This week, telecommunications minister Siyabonga Cwele claimed there has been a “market failure” in the roll-out of broadband in South Africa. This, he said, is the reason the poor don’t have access.
The minister was defending government’s decision to intervene in the market, explaining why it chose the partially privatised Telkom as the “lead agency” to deliver high-speed Internet in underserviced parts of the country.
But the truth is that the market hasn’t failed — it is the government that has failed. Government has become the biggest impediment to the roll-out of broadband infrastructure in South Africa.
The failure by Cwele — and the long list of ministers that have led the department of telecoms (and the department of communications before it) — to make any substantive progress on pressing issues facing the industry is really what’s holding back roll-out.
The list is long, but let’s tackle a few of the things that are holding back the industry, and on which Cwele and his predecessors have made lamentably little progress.
The first and arguably most pressing issue is digital migration. If South Africa had met its original deadline, set by former minister Ivy Matsepe-Casaburri, this project would have been completed in 2011. As it stands, it’s likely that the June 2015 deadline government agreed to with the International Telecommunication Union to end analogue broadcasts will sail by without the country having even begun commercial digital broadcasts.
The department of communications (the new one, under Faith Muthambi) recently admitted that full migration may not happen before 2017.
This is a disaster for telecoms operators desperate for access to the “digital dividend” bands that television broadcasters are hogging. The digital dividend is ideal for bridging the digital divide, because the propagation characteristics of frequencies in those bands make it possible to deploy infrastructure profitably in outlying and poorer areas.
By messing up the digital migration project — and the delays are mostly government’s fault — government has shot itself in the foot. By not freeing up the digital dividend sooner, it has directly slowed the expansion of broadband services to poorer South Africans.
There are other spectrum bands that operators need access to. But here again, government has done nothing. Communications regulator Icasa was ready to license the high-demand 2,6GHz band — ideal for 4G broadband, especially in urban settings — many years ago.
But it’s been unable to move ahead while the telecoms department dawdles over a policy on how to allocate access. There seems to be no urgency. The question is, why? The delays, again, are inhibiting the roll-out by the private sector of much-needed infrastructure.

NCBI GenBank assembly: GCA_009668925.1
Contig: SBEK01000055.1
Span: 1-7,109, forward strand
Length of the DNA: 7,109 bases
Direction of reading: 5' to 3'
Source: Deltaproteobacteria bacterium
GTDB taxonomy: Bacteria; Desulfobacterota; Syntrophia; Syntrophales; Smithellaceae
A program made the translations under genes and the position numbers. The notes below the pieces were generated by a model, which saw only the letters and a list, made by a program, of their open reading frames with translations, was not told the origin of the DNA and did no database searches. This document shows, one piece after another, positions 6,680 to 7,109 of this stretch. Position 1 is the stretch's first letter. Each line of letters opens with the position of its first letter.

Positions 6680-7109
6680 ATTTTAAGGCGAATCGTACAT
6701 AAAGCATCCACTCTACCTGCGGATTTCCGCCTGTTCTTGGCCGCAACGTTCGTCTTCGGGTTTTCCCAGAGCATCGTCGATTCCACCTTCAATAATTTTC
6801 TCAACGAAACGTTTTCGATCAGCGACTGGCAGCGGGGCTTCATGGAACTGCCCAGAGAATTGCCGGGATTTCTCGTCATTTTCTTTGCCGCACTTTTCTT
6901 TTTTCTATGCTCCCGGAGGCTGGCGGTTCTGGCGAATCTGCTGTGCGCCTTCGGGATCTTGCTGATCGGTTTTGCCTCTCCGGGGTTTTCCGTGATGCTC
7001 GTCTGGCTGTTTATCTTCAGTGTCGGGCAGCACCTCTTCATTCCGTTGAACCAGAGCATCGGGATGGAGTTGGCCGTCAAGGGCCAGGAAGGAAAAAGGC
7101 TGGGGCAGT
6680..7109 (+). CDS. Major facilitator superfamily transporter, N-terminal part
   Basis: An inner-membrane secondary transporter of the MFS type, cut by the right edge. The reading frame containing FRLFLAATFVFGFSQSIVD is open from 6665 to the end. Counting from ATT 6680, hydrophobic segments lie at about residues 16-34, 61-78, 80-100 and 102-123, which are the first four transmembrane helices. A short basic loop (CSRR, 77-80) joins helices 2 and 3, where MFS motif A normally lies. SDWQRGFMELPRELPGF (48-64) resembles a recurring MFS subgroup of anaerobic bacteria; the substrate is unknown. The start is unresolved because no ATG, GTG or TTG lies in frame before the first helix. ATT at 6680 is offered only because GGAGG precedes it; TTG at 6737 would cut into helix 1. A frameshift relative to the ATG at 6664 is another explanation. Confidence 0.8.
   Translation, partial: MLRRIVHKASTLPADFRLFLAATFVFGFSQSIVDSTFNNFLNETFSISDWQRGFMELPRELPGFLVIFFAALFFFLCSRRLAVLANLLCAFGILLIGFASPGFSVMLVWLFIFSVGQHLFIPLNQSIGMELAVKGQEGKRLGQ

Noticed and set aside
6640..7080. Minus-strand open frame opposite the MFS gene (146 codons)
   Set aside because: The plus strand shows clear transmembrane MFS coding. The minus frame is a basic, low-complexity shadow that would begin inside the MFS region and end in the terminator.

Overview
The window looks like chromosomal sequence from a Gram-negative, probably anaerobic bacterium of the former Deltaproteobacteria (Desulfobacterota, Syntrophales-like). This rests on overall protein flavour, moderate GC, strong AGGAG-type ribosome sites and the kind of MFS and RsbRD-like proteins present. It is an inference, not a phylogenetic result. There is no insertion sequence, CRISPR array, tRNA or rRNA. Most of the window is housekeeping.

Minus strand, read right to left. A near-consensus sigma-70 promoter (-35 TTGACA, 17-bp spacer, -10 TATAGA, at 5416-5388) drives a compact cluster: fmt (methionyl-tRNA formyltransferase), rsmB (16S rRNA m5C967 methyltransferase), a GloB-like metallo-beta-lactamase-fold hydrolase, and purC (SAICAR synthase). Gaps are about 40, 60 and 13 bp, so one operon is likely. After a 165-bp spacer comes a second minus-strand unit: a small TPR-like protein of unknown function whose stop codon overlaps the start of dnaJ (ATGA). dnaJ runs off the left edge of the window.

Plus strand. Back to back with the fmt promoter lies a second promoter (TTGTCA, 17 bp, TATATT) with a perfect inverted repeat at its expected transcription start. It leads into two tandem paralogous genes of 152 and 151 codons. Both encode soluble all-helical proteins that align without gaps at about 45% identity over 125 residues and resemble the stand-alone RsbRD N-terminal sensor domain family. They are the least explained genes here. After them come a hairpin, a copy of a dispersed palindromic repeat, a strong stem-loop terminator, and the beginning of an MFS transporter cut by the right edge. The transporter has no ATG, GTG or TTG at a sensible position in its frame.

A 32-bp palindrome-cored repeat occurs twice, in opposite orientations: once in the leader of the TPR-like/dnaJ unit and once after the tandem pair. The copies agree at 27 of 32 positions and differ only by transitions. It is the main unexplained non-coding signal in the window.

Then there is the much-vaunted policy meant to speed up the roll-out by operators of new infrastructure. Word is that’s been sitting on a shelf at the telecoms department gathering dust — goodness knows why. It is exceedingly difficult for operators to erect new base stations or run fibre links across cities and towns and nationwide. Government could have done much to help remove the red tape and make it easier to build networks. It hasn’t.
So, it’s now identified “market failure” as the problem that needs fixing. Its solution? More state involvement in the economy, in a sector where the private sector has done well, rolling out voice telephony to almost every corner of the country and doing a good job — increasingly against the odds — of deploying 3G and now 4G wireless broadband.
With the right policies and regulations in place, and ensuring a properly competitive market, there’s no reason the private sector won’t do the same for broadband as it’s done for voice telephony.
Government attempted to intervene once before, under the Thabo Mbeki administration, when former public enterprises minister Alec Erwin established the state-owned Broadband Infraco to compete with Telkom. Infraco failed in its mandate and talk is, after years of losses and failing to bring down prices, it might now be sold to … Telkom.
Fact is, government isn’t going to solve South Africa’s broadband challenges by intervening in a functioning market. Instead of blaming “market failure” and pointing fingers at private enterprise, the politicians should have a long, hard look in the mirror.
- Duncan McLeod is editor of TechCentral. Find him on Twitter
- This column was first published in the Sunday Times